Bears get dose of reality

NEW ORLEANS -- Jay Cutler's typically mellifluous voice was noticeably croaky after the game.

It wasn't from yelling at his linemen and tight ends to, y'know, pick up a blitz now and again.

The Chicago Bears' horse wasn't hoarse from screaming at his receivers or from yelling at his coaches for keeping him in as a Crash Test Cutty during a fourth quarter as he got pummeled, New Meadowlands-in-2010 style.

Presumably he wasn't yelling for beads on Bourbon Street on Saturday night. Nope, Cutler's problem was that he got kicked in the throat.

And that's a tidy description of how the Bears' day went inside the Superdome, as they fell 30-13 to the New Orleans Saints. It was a good ol' fashioned throat kicking combined with a carpet-burning sensation known as a reality check.

As the Bears found out, pain isn't just French bread in the Big Easy.

A lot of people expected this kind of result -- Gregg Williams' blitz-happy defense, at home, against the Bears' tenuous Bears offensive line. But the Bears, fresh off a win over Atlanta, have different goals for themselves than the national media and the Twitterverse do for them.

"[This was] a team we had in our book as a must-win," said Devin Hester, who is already thinking about playoff seeding.

The Bears better hope they get home-field advantage again. The Superdome was super-loud and inhospitable to Chicago visitors.

The Bears went bust trying to go 2-0. They looked like the disjointed team that got no respect during the preseason. They looked like the team that frustrated fans en masse last season, even as they made their NFC championship run. It was a return to form, and it starts with the quarterback.

With Saints marching on their pride -- Saints cornerback Jabari Greer said it was "one of those games where just had pure joy and a lot of fun" -- the quarterback was in disarray.

He got sacked six times, five in the fourth quarter alone. He was hit 10 times as the Saints sent waves of pass rushers from all over the field. Hey, at least he proved to his naysayers that he's tough, right?

Most likely, any critics would come to terms with the fact that Cutler needs better talent to maximize his abilities.

"It was a long day out there," Cutler said. "I don't know how many sacks I took, but I had to throw a lot of balls away before I wanted to."

I've seen this movie before, right?

"This was a team loss," coach Lovie Smith said.

A team beat-down is more like it. The Bears got dealt a Floyd Mayweather KO. But that kind of analysis is obviously in the eye of the beholder. Johnny Knox and a few of his teammates took umbrage at a reporter's assertion the Bears got "manhandled."

"Manhandled?" Knox said. "That's way too strong. It's football. There's going to be injuries. We've got guys step in for each other. Other than that, we didn't get manhandled."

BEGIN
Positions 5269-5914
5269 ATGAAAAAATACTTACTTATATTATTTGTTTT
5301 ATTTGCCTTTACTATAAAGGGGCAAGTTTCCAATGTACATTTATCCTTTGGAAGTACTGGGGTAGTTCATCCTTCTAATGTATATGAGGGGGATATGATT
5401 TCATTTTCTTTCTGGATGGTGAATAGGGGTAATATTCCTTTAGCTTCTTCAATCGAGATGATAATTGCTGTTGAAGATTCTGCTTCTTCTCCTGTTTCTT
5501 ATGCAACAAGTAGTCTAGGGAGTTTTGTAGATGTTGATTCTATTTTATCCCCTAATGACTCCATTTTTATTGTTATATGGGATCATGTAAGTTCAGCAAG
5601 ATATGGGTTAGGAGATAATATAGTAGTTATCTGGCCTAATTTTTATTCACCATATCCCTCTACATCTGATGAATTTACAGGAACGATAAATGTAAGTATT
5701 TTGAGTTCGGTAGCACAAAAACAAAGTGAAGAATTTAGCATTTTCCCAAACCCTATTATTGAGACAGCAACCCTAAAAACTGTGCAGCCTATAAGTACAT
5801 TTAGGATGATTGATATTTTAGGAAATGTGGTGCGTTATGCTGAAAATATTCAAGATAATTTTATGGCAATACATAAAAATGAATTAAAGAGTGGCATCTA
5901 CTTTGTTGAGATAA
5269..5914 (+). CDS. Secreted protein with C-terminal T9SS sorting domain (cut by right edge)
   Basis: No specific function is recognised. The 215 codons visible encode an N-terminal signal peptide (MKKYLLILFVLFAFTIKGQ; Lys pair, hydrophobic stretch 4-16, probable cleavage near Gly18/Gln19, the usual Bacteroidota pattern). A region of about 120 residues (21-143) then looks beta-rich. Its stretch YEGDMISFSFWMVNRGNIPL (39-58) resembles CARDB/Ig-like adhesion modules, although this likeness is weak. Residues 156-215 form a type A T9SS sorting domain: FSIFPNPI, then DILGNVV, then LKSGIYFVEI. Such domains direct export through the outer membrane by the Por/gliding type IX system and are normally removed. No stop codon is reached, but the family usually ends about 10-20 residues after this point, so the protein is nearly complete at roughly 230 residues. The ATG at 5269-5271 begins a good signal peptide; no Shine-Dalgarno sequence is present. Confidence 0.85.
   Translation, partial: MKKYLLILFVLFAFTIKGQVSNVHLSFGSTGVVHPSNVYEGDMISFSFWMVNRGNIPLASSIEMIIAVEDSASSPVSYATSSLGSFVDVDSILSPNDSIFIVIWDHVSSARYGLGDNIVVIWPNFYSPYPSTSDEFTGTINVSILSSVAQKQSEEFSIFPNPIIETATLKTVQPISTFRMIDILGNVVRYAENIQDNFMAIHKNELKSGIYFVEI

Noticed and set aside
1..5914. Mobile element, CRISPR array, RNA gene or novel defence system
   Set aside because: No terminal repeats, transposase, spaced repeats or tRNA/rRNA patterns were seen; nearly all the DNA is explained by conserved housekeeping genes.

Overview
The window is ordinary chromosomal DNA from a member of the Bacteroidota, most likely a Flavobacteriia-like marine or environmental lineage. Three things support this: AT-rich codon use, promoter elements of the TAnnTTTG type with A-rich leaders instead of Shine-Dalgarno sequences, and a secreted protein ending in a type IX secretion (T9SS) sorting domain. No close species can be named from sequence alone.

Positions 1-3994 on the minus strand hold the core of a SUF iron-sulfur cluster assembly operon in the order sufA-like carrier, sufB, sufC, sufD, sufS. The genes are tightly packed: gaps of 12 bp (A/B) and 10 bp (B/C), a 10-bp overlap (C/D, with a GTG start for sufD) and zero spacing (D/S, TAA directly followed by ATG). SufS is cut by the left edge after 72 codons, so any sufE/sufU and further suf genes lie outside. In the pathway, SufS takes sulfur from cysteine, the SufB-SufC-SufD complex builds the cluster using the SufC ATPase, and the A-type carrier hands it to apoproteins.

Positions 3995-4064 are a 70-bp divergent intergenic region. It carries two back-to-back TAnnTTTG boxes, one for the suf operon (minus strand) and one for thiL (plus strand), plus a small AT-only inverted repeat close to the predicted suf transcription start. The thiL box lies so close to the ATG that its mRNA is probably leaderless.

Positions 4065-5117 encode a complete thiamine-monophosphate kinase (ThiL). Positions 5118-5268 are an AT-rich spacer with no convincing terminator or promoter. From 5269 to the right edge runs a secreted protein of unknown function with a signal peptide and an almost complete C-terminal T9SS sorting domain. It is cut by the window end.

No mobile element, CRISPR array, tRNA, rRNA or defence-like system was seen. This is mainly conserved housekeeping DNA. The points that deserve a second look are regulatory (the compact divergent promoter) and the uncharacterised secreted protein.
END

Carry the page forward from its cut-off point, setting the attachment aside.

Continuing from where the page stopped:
"Is that what it looked like?" injured lineman Lance Louis said.

Only if you watched the second half, Lance. Or much of the first. It wasn't just the kill shots the Saints were enforcing, but rather a lingering sense that the Bears were getting outclassed after shocking the football world in Week 1.

The Bears came into the game missing important players such as Chris Harris, Roy Williams, Louis and Marion Barber. It got worse. Earl Bennett got knocked out with a chest injury from a Harper helmet shot, right tackle Gabe Carimi left with a knee injury and safety Major Wright suffered a head injury trying to tackle Saints tight end Jimmy Graham.

The Bears aren't deep enough to ride this kind of injury wave. If Carimi is out, the Bears are going to have a problem so acute you might as well rip up those playoff parking passes. Sorry Frank Omiyale, but it's true.

Cutler, always the headliner, had a dreadful game, going 19-for-45 for 244 yards, also losing a key fumble on a Turk McBride sack. Blame that one on tight end Kellen Davis, who got, well, manhandled, on the blocking assignment. Five plays later the Saints scored to make it 23-13.

Cutler threw a touchdown pass to Dane Sanzenbacher in the first quarter, and a 30-yarder to Johnny Knox early in the third quarter. But the Bears' best offense was screen passes to Matt Forte.

Forte caught 10 passes and turned them into 117 yards, continuing his strong start to the season in his contract year. Cutler tried a few shots downfield, but he was off-kilter for most of the game. The Bears needed quick-hit plays, but even Cutler got it out quick, the Bears receivers weren't always sure-handed.

"They were blitzing a lot," said Knox, who caught two passes and was targeted six times. "When they're blitzing you got to get the ball out of the quarterback's hands real quick. But other than that, we just gotta adjust better."

Naturally, offensive coordinator Mike Martz didn't see a need to mix in the run in the second half, despite a close score. Forte had nine carries in the first half and just one in the second. Forty-two of his 49 rushing yards came on one run in the first quarter. It makes sense they gave up the run in the third quarter. They were down six points and later three.

Maybe Forte will get paid like a diva receiver, since the Bears don't want to throw money at a disposable running back.

The Bears trailed by 10 going into the fourth and with the Bears "forced" to pass every down, Williams' defense smelled blood.

"When the defense brings one more than you can block, there's nothing you can do," said Omiyale, who replaced Carimi. "That was a couple of the situations. Other than that, we had a bunch of one-on-one battles we had to win. We'll be able to tell who did their job when we watch the film."

Sounds like appointment viewing to me. I hope there's enough blame to be passed around.

Jon Greenberg is a columnist for ESPNChicago.com.